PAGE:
More Hate Crimes Against Christians Than Muslims!
One of my Twitter friends just passed along Mark Hemingway‘s Examiner piece titled “Surprise: More hate crimes against Christians than against Muslims.” It’s actually several days old, sparked by the reports of the New York cabbie by someone shouting anti-Muslim slurs.
This incident will undoubtedly be used by the media to further push the narrative that the controversy over the Mosque near Ground Zero in New York shows how Americans are bigoted against Muslims. So here’s some clarifying info from the FBI. According to the latest hate crime statistics available, there were 1,606 hate crime offenses motivated by religious bias in 2008. A closer look: 65.7 percent of them were committed against Jews. Against Muslims? 7.7 percent.
Depending on which population estimates you accept for Muslims (anywhere between 4 and 7 million), hate crimes are committed against Jews at a rate three to eight times greater than against Muslims. Yet something tells me that despite all these hard numbers — as opposed to Time’s “anecdotal evidence” – that magazine is not going to run a cover anytime soon asking, “Is America Anti-Semitic?”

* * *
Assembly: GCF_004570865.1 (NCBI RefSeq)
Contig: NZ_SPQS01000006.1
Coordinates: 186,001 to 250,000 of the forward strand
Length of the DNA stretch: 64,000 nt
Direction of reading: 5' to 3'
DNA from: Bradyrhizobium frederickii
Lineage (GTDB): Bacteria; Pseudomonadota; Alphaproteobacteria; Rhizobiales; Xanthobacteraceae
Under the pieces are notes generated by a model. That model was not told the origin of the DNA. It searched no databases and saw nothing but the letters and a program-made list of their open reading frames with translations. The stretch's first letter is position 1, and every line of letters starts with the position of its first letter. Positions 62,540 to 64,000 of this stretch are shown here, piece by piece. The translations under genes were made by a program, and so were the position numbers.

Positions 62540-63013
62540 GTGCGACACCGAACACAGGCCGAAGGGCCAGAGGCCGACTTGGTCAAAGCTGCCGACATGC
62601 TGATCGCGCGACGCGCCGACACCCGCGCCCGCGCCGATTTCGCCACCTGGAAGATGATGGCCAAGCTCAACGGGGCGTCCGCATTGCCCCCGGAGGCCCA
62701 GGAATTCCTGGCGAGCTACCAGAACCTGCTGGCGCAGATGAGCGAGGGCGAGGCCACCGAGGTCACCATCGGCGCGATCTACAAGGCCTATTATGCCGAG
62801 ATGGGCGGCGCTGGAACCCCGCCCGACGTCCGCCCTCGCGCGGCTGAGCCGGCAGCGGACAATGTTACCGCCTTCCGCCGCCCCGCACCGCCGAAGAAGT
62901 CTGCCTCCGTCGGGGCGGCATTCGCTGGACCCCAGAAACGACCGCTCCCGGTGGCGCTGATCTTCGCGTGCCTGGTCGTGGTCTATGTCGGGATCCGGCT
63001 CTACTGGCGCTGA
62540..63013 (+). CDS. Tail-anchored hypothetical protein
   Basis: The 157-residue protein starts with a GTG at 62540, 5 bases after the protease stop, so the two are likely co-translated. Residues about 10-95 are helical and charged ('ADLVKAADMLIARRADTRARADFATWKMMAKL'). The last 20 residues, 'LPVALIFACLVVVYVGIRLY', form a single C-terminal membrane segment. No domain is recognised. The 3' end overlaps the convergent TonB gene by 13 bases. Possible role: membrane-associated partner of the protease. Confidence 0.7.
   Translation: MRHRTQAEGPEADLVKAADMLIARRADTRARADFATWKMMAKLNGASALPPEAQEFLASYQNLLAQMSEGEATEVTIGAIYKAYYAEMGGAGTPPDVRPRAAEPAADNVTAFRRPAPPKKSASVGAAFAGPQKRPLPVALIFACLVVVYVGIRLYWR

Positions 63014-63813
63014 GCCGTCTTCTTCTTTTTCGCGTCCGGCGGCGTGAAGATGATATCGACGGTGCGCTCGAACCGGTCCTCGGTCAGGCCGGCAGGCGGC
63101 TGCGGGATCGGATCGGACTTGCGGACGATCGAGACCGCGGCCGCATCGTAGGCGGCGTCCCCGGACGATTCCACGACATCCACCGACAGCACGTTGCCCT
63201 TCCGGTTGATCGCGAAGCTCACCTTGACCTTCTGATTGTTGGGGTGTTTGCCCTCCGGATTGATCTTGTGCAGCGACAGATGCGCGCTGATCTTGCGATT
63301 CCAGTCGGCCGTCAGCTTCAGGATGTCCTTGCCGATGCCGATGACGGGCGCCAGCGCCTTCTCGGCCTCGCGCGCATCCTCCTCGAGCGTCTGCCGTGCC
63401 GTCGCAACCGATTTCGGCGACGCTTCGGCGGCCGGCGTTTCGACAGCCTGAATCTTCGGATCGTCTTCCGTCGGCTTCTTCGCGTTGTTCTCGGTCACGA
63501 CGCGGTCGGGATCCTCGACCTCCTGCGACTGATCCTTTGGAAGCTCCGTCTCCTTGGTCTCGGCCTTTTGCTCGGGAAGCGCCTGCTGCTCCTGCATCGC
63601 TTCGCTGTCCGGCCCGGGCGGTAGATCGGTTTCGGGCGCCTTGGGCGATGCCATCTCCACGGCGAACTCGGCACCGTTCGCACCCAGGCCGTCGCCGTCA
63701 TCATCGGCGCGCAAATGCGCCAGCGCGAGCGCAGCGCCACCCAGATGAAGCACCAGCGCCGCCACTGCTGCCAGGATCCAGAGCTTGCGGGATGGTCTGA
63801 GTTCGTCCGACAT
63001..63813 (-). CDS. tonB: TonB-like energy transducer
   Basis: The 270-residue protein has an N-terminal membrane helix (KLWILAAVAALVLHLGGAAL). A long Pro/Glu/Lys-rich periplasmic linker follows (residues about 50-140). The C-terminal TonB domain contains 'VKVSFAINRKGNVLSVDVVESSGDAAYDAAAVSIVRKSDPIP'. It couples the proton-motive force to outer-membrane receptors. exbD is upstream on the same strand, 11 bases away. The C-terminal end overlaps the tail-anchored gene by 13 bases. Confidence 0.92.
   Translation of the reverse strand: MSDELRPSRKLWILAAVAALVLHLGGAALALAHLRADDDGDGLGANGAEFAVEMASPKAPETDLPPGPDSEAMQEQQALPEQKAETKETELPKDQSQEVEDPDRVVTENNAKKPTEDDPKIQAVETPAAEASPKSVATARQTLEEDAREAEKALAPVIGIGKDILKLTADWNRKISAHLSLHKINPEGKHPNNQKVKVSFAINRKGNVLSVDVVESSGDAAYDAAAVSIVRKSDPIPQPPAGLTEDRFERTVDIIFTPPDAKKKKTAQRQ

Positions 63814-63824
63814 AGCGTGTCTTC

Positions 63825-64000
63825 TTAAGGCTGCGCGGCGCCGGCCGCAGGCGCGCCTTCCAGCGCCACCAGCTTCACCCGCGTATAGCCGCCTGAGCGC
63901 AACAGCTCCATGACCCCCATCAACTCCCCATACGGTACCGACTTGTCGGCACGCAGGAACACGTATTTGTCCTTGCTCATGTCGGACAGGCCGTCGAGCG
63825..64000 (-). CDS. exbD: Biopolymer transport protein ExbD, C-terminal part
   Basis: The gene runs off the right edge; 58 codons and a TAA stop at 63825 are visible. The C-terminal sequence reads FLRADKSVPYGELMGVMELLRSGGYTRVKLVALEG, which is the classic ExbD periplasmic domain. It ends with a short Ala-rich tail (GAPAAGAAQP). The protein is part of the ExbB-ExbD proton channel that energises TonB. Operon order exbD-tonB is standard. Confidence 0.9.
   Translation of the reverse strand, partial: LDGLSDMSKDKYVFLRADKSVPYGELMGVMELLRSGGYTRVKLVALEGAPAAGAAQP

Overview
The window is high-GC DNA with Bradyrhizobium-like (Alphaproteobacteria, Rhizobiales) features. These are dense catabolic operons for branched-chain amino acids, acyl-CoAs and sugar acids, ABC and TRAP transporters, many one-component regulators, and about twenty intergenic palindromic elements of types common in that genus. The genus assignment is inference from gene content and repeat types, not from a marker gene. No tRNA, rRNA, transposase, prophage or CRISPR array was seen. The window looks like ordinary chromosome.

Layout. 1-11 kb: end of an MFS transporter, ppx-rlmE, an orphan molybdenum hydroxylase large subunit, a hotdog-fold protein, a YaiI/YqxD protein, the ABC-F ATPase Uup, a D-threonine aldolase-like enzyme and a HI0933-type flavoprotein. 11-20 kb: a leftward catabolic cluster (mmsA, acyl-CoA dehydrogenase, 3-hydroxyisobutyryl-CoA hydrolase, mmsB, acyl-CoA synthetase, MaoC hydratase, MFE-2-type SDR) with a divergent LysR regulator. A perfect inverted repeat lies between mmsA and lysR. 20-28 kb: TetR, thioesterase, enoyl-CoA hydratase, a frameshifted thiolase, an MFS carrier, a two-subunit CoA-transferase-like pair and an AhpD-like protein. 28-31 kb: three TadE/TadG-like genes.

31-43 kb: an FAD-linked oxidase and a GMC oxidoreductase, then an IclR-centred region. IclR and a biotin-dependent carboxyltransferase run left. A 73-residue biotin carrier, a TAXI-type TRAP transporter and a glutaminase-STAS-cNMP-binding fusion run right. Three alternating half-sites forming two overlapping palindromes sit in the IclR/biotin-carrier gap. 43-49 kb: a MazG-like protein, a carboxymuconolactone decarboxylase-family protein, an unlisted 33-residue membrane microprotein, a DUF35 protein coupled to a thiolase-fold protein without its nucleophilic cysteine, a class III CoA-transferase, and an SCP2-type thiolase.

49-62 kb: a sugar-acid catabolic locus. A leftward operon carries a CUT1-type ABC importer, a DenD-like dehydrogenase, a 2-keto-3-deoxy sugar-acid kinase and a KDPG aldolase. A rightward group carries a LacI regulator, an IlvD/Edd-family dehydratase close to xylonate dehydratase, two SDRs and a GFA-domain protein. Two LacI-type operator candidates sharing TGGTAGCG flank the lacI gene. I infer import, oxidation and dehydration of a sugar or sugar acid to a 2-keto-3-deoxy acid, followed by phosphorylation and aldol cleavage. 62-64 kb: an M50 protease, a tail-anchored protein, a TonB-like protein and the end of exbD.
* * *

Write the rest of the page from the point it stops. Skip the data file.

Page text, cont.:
After 9/11, there was a quick spike in anti-Muslim hate crimes — there were 28 in 2000, then 155 in 2002. In 2008, there were 123. Even one hate crime is too many, but consider: Between 2 and 4 of every 100,000 Muslims was a hate crime victim in 2008. The murder rate in D.C. last year was about 24 for every 100,000 residents.
Another interesting data point: 4.7 percent of hate crimes in 2008 were motivated by anti-Catholic bias. Another 3.7 percent were anti-Protestant. So from a raw numbers perspective, there were more hate crimes against Christians in America in 2008 than there were against Muslims. Given our large Christian population, it’s true that each Christian is far less likely to be victimized, but the numbers still show that religious haters have not been singling out Muslims.
This is what’s known as burying the lede. Or, less charitably, innumeracy.
According to the Pew Forum on Religion & Public Life, 78.4% of Americans are Christian;23% are Catholic. Only 1.7% are Jewish and a mere 0.6% are Muslim.
If 65.7% of religiously motivated hate crimes are being perpetrated against a group comprising only 1.7% of the population, I’d say something’s out of whack. And, while 7.7% of the crimes being committed against a group comprising only 0.6% of the population isn’t as bad, it’s still more noteworthy than the 3.7% of crimes targeting the group that’s 78.4% of the population!
Of course, the most important number in the discussion is 1,606. In a population of 310,150,405 that amounts to a rounding error. There’s simply not much religious-based violence in our country. And that’s a good thing! But, not shockingly, that which exists is virtually all directed at religions which are outside the American mainstream. Let’s not pretend otherwise.